Her dedication paid off. In her first year, Mehmen won “Rookie of the Year” at Iowa Realty’s Jordan Grove office in West Des Moines, where she is still a REALTOR®. Since 2007, she has ranked in the top 10 percent of all REALTORS® in Iowa. The NATIONAL ASSOCIATION OF REALTORS’® 2013 Member Profile report shows that agents who devote themselves to full-time careers in real estate reap higher financial rewards. Ninety-one percent of survey respondents in the highest income group said real estate was their only occupation. It’s probably not a surprise that those who commit to full-time real estate careers are typically more successful. But just logging hours isn’t enough, of course. The Residential Specialist asked highperforming CRSs and career REALTORS® to offer their best tips to help agents reach their highest potential.
successful in real estate if you’re doing it as a side job or part-time business. It’s hard to build a business that generates healthy income and referrals without proper attention, he says. “As REALTORS®, we’re just as important as the accountant or a lawyer. We have legal ramifications [if we don’t do our jobs],” Chavez says. “If you’re not taking it seriously, you might not be up to date on all of the changing laws and requirements.”
Take it seriously.
Find the right firm.
The first step on the path to real estate success is to treat it like you would any new business venture. Waylon Chavez, CRS, with ABQ Premiere Properties in Albuquerque, N.M., says it’s hard to be
Will you do your best work at an affiliate of a large real estate company or a local, independent firm? It’s important to figure that out. Chavez liked the close-knit nature of an independent firm, while other
Part-Time PRODUCTIVITY You’re committed to your business and working full time, but you’ll inevitably have to work with agents who operate on a part-time schedule. Here are some tips to getting the most out those working relationships. Understand availability. Find out exactly when the part-time agent is available so you know when to send paperwork and correspondence, says Waylon Chavez, CRS, with ABQ Premiere Properties in Albuquerque, N.M. Discuss under what circumstances you may call during hours when the agent is not working. For example, if there is a problem with an inspection, you may need to reach the agent immediately. What should happen in such a case? Ask about backup. Is there someone the part-time agent works with when he or she is out of the office? Find out if there is an assistant or co-worker who might be available in case questions or problems arise, Chavez says. Go the extra mile when necessary. Remember that the goal is to get the deal done, so you may have to do some extra work. “Sometimes, you just have to take the bull by the horns and take care of what needs to be taken care of for the client,” Chavez says.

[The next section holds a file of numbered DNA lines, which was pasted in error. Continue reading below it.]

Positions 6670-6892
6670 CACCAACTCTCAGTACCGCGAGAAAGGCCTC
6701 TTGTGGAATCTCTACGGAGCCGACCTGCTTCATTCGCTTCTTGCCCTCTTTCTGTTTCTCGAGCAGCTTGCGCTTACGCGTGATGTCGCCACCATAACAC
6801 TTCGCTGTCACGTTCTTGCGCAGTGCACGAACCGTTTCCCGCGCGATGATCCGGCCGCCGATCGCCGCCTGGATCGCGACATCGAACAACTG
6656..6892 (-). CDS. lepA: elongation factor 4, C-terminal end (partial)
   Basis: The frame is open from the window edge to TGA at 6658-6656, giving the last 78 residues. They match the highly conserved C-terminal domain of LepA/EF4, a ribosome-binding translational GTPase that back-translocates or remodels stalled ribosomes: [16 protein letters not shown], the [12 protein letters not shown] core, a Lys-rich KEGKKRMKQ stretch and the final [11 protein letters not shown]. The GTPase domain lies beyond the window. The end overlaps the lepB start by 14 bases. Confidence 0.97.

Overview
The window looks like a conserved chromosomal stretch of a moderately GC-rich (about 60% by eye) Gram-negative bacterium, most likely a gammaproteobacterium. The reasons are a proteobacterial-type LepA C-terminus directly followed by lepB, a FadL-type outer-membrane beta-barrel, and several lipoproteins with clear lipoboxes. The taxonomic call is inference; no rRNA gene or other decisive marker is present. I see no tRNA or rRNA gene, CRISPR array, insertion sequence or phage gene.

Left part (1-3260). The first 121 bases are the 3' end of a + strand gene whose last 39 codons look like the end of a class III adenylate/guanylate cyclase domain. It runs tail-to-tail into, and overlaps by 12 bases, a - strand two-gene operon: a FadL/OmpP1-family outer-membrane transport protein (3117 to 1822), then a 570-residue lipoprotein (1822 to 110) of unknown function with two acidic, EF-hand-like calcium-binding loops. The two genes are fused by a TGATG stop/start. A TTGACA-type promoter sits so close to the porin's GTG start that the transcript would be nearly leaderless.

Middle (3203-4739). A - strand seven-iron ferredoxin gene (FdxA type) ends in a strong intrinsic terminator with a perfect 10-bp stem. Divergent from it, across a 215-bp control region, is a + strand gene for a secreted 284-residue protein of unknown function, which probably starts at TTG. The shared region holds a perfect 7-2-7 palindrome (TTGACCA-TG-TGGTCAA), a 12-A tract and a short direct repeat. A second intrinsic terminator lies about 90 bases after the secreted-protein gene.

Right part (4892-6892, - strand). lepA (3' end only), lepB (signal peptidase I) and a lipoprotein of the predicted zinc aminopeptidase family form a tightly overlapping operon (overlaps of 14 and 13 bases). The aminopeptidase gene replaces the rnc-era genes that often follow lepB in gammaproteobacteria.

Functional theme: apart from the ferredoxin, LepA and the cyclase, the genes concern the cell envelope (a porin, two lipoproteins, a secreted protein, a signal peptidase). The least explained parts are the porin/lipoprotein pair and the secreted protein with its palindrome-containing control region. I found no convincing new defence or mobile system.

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REALTORS® prefer the training programs and other resources available at a larger company. Both have benefits, Chavez says, but agents should choose the environment that will be the best fit for them.
Stick to a routine. Once you find the right home base, spend time in the office and work from a schedule, says Bettie M. Meinel, CRS, executive vice president of career development at Laffey Fine Homes in Greenvale, N.Y. She sees a marked difference in the success of people who spend time in the office instead of working from home. Chavez’s consistent daily schedule helps him get things done. He spends two hours prospecting, 30 minutes confirming appointments, an hour doing administrative work, 30 minutes following up on the previous day’s activities and two hours out on appointments each day. He also includes one to two hours of listing appointment preparation where he reviews the materials he’ll need, such as information about similar home values in the neighborhood and other promotional materials. Other things may come up, but by keeping to this schedule every day, he doesn’t slack off on marketing and prospecting when other aspects of his business get busy.